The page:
Die Hard DVD Will Ship With Ripped Movie File Included

20th Century Fox has announced that the special-edition DVD for “Live Free or Die Hard” will include a “DRM-free” computer file of the movie, playable through Windows’ PlaysForSure software. We suppose you can call this DRM-free, but it obviously doesn’t mean it’s not restricted. To access the file, you will have to insert the disc into your computer, then enter an authorization code that’s included in the DVD case. Once it’s copied over, you can play it on your PC or portable media players that use the PlaysForSure software.

Although novel, we’re not sure how much of an added value this really is since special edition sets are more expensive than regular DVDs anyway. (Amazon reports the list price for the Special Edition “Live Free or Die Hard” DVD is $34.98, discounted to $23.99. By comparison, they list the regular old ugly DVD release at $29.99, discounted to $15.99.) And yes, the semi-tech-savvy can rip DVDs and compress them for playback without the studio’s help. Still, they win points for convenience, and we’re impressed and surprised that a studio isn’t running screaming from a movie file for once.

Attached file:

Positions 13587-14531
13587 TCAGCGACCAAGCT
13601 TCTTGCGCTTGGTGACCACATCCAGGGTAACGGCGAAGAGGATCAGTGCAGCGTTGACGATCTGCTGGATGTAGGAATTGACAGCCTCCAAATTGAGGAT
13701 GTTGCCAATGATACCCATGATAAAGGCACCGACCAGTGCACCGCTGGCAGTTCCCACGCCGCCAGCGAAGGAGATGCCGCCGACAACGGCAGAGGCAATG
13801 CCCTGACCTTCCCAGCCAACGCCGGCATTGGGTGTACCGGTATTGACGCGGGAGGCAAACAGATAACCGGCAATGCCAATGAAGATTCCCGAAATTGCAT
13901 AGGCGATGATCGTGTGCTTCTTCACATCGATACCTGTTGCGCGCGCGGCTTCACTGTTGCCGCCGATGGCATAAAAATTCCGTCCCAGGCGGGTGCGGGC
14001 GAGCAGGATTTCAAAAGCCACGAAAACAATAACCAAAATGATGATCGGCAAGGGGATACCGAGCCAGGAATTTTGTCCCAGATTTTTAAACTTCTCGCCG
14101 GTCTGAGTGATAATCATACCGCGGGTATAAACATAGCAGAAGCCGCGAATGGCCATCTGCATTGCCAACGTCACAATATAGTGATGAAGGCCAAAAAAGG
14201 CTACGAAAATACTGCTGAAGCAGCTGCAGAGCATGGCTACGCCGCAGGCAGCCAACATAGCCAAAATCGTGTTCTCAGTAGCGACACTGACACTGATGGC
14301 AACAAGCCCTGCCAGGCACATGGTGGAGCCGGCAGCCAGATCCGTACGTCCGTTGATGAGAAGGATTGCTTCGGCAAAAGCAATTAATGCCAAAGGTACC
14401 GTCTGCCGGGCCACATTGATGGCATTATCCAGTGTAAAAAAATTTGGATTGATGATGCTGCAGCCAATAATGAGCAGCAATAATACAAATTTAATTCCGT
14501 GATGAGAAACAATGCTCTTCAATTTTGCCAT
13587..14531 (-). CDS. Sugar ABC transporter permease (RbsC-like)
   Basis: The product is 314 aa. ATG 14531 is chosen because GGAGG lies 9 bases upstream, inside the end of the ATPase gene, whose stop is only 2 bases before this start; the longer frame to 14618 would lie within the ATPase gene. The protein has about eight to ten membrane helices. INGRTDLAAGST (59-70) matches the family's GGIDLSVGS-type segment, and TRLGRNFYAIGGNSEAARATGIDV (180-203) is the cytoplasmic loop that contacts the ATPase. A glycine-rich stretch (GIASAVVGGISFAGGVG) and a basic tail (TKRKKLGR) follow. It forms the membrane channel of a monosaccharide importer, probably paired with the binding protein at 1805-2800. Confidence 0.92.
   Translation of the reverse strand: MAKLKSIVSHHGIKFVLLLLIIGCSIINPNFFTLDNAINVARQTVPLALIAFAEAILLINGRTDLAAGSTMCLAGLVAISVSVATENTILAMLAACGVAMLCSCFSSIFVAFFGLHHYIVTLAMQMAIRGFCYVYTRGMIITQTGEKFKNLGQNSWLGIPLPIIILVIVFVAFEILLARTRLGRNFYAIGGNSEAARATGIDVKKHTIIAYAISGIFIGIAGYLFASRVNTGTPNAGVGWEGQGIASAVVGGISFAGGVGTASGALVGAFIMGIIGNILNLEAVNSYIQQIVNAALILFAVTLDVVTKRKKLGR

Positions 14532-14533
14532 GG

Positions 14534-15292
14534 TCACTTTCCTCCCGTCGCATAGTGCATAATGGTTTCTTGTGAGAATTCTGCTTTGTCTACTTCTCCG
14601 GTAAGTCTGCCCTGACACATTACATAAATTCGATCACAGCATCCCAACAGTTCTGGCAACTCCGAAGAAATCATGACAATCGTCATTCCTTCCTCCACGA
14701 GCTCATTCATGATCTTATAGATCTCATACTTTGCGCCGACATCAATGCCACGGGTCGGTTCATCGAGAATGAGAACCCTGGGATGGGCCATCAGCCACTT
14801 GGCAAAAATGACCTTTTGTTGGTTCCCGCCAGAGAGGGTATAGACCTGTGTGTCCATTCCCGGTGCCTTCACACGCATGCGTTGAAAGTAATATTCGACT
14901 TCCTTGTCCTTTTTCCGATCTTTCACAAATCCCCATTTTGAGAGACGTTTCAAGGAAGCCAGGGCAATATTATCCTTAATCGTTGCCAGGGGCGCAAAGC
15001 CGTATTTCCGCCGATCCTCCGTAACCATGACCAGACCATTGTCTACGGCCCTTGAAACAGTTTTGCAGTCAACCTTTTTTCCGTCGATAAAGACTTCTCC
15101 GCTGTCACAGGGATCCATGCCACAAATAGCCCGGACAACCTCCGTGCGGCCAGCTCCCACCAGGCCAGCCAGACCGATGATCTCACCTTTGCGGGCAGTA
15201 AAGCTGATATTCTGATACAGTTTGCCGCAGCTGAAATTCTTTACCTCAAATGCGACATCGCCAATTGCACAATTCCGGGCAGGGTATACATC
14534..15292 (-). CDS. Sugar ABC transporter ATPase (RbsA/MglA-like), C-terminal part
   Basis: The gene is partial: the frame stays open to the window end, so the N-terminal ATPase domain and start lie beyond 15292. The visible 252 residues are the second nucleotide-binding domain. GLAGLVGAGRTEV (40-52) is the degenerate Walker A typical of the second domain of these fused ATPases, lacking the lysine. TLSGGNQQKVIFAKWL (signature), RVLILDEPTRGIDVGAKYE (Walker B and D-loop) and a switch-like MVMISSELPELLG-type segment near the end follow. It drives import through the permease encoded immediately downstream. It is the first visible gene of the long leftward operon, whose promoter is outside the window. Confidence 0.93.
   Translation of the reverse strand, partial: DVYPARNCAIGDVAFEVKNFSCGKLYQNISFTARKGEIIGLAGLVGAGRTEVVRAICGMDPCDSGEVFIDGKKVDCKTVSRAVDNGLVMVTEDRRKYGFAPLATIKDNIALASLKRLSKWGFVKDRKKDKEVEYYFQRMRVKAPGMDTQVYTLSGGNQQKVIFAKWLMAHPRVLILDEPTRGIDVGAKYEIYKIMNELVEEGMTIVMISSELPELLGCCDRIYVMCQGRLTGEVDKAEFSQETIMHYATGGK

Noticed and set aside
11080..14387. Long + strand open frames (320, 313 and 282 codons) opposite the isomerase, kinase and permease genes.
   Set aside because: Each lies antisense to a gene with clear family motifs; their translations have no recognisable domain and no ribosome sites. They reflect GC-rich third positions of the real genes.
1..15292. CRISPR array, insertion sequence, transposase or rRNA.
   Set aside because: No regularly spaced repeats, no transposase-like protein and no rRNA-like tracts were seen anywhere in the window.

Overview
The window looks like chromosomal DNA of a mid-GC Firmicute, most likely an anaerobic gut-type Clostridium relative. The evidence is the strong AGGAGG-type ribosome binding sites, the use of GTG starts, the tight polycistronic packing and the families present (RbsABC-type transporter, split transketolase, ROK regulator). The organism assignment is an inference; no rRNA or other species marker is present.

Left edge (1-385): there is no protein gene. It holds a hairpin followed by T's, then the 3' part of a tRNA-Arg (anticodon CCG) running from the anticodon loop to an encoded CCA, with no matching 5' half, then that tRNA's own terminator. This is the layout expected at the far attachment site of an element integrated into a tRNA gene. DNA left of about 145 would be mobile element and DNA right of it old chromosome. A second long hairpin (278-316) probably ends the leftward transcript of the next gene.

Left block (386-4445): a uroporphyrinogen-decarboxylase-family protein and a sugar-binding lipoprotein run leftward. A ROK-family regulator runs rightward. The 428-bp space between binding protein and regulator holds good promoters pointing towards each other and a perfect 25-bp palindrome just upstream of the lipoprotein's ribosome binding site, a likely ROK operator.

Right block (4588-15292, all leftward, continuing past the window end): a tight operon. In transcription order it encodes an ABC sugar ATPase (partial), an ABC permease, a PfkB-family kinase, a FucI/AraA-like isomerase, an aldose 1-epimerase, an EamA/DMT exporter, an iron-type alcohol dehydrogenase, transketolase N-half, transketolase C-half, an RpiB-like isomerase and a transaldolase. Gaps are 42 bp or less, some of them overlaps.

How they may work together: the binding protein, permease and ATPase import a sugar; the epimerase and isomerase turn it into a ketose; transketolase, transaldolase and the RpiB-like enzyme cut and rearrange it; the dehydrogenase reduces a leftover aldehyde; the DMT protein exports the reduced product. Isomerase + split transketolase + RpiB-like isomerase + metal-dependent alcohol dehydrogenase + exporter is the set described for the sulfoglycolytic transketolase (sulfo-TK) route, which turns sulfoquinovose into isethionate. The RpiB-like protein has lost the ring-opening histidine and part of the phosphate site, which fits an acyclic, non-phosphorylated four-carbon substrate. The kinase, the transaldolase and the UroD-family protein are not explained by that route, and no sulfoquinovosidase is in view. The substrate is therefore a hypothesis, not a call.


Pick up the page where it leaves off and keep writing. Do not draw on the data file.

We’ll reserve final opinion until after we hear more about how easy the process is, and just what “DRM-free” really means to a movie studio, but here’s how Hollywood Reporter describes the process:

To utilize the Digital Copy feature, consumers can insert Disc 2 of the “Live Free” DVD into their computer. A menu will pop up, giving users the choice of either executing the Digital Copy application or launching the DVD special features. If the Digital Copy application is selected, the computer will verify the proper requirements and ask the user to enter a 16-digit serial code, found inside the DVD case. After selecting a destination — either the computer’s hard drive or a connected PlaysForSure video player — the transfer will begin, and the program will be ready for playback after about five minutes.

Not to be outdone, Warner Video is also planning on releasing the latest Harry Potter movie this way later this fall.

“”Die Hard” DVD will include computer file” [Reuters]


Edit Your Comment

  1. Nick says:

    DRM-free my butt!